Divinity: Original Sin 2
Surgeon Simulator 2013
Warhammer 40,000: Dawn of War - Soulstorm
Counter-Strike: Global Offensive
16 days 18 hours
Dark Souls III
4 days 22 hours
The Witcher 3: Wild Hunt
4 days 9 hours
Sid Meier's Civilization V
3 days 5 hours
It's not like he could 'keep' the citadel, if he were to have claimed it and left CO2, it would have been stolen back and Judge would have achieved nothing. By instead selling to a bidding alliance, the Keepstar is now out of CO2's reach.
To steal ISK and break friendships is hard in EVE. But to hand the stolen assets to enemy factions is by far the most brutal action you could make. For CO2 to go to war with The Imperium now, they'd have to fight against their own funds. GigX would have been forced to chose to destroy his own stolen Titan (that is if he weren't perma-banned).
This was about as demeaning as The Judge could be in leaving the faction. He could have cut ties and gone through proper forums. He wouldn't have left empty handed. It certainly wouldn't be 5 years worth of value, but it would have been good for him. Instead he chose to screw over CO2. Good on him.
High hopes for a very bland, generic and boring shooter? Why?
I reckon it's safe to presume you never played the original...
The shooting itself was entertaining; the difficulty a satisfying level; the grind never too slow to be depressing nor too fast to lose that feeling of accomplishment. Balance-wise it was a fun game, and as I said before, the end-game raids were some of the most fun FPS content I've ever played. It was a Peer2Peer game (depressingly the sequel still is) but the majority of the content is PvE so it never was a big problem. Mowing through the hoard for the kit-grind was enjoyable to me.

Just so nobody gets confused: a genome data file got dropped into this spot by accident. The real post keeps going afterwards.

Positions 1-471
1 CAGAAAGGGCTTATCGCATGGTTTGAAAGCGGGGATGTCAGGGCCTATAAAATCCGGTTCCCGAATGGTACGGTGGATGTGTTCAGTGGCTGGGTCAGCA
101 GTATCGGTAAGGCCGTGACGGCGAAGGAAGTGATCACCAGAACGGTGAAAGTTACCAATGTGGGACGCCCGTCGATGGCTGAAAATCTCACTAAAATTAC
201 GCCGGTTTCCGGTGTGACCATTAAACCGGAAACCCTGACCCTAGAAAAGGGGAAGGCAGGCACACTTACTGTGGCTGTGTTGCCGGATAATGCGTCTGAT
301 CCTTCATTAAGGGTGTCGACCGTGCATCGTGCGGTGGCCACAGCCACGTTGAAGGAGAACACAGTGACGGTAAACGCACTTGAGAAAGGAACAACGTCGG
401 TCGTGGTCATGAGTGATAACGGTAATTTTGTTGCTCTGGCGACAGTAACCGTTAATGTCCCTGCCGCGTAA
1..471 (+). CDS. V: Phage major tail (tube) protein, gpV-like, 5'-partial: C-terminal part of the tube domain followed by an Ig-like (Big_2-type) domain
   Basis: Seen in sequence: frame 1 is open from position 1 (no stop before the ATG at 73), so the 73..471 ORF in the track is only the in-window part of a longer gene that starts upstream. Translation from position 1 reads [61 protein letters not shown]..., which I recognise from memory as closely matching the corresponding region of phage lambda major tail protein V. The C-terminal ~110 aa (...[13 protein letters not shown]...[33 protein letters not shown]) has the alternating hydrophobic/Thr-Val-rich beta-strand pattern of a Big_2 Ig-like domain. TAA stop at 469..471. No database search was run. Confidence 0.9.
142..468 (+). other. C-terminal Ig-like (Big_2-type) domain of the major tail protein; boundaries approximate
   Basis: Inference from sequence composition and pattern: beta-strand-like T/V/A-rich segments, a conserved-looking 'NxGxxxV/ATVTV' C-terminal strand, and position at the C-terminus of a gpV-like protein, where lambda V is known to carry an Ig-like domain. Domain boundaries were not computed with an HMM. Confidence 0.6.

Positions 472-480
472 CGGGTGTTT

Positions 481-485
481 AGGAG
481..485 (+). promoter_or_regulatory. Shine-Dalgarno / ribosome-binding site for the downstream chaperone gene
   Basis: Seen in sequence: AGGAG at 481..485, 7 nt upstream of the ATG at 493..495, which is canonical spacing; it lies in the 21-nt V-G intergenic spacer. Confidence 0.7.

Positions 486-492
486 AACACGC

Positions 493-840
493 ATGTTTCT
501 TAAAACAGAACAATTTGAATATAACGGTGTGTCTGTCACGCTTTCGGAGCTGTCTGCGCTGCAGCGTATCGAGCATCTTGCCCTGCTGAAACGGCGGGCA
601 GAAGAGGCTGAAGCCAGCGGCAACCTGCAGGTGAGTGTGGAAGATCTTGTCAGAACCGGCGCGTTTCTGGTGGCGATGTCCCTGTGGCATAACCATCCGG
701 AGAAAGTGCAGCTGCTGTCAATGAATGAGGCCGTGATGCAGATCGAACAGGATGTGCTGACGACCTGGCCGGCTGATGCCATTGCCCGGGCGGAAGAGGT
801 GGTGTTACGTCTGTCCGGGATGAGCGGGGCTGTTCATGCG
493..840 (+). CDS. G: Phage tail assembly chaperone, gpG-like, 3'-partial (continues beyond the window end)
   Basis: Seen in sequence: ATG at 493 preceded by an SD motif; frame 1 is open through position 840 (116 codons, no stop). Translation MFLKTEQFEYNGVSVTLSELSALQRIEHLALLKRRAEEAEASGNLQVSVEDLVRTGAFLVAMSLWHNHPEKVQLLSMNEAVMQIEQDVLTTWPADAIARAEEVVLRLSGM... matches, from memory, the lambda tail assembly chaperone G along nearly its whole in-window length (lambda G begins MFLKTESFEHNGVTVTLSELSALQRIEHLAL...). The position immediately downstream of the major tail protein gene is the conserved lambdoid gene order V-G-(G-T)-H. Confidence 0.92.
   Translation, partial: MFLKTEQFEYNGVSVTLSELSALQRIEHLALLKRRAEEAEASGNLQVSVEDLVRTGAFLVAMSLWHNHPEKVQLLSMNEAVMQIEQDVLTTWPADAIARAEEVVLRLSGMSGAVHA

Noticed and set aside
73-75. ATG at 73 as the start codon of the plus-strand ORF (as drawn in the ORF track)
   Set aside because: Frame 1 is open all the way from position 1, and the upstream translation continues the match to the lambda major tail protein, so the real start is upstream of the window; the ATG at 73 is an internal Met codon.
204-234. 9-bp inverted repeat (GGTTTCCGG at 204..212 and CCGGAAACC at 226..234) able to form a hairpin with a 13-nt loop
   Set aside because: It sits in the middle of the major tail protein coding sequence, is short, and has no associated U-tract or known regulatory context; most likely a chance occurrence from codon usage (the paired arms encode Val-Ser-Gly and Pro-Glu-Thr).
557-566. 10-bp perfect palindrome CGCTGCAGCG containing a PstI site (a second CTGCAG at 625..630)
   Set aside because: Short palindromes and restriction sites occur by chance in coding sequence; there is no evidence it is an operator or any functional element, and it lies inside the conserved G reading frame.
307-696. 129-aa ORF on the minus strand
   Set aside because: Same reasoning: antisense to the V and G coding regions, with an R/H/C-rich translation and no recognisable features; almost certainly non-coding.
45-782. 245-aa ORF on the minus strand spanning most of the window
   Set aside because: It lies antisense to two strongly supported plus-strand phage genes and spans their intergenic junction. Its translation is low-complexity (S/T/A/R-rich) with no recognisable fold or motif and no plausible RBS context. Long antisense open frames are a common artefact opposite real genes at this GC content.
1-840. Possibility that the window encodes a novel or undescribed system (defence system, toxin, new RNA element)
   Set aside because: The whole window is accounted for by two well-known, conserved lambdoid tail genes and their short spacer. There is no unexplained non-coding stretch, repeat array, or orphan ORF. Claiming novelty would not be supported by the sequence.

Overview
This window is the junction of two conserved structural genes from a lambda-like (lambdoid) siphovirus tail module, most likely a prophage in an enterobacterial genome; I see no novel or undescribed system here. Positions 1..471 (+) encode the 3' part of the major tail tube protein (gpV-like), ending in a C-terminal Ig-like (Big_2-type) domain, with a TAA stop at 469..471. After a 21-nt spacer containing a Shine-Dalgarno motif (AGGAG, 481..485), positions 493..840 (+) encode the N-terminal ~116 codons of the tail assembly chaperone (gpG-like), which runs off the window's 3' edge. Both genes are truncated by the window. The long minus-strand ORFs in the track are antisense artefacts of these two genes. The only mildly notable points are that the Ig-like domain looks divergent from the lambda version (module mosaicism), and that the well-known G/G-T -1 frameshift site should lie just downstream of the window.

Throughout my gaming years I've been an large fan of Borderlands and Fallout (the latter more for the stories, but both games enjoyment was sourced heavily from the weapon depth and variety). Maybe it's the grind that interests me yet puts you off. Maybe it's the lack of a definitive end to the grind (in relation to a game like CoD where you know at level X you have everything, nothing can surprise you anymore). I can't say what makes you look at this game as a 'bland, generic and boring shooter', since I don't know what kind of game you consider as a 'good' shooter.
Destiny could be argued many negative adjectives. Chaotic, Un-competitive, Unbalanced/Unfair PvP; I could understand someone coming to such an opinion. But bland? I'm going to need to ask what lead you to think this, and for another shooter you know of that is 'less-bland' than Destiny. Either you know something I don't, or you and I have very different meanings for the word 'bland'.
Aye, I'm in the USA, forgot to mention that (I swear I meant to, I don't automatically assume everyone is in the USA/knows I'm in the USA!). No idea if my service will even give me a notice of whether it counts as international or not. Post back on what the call says!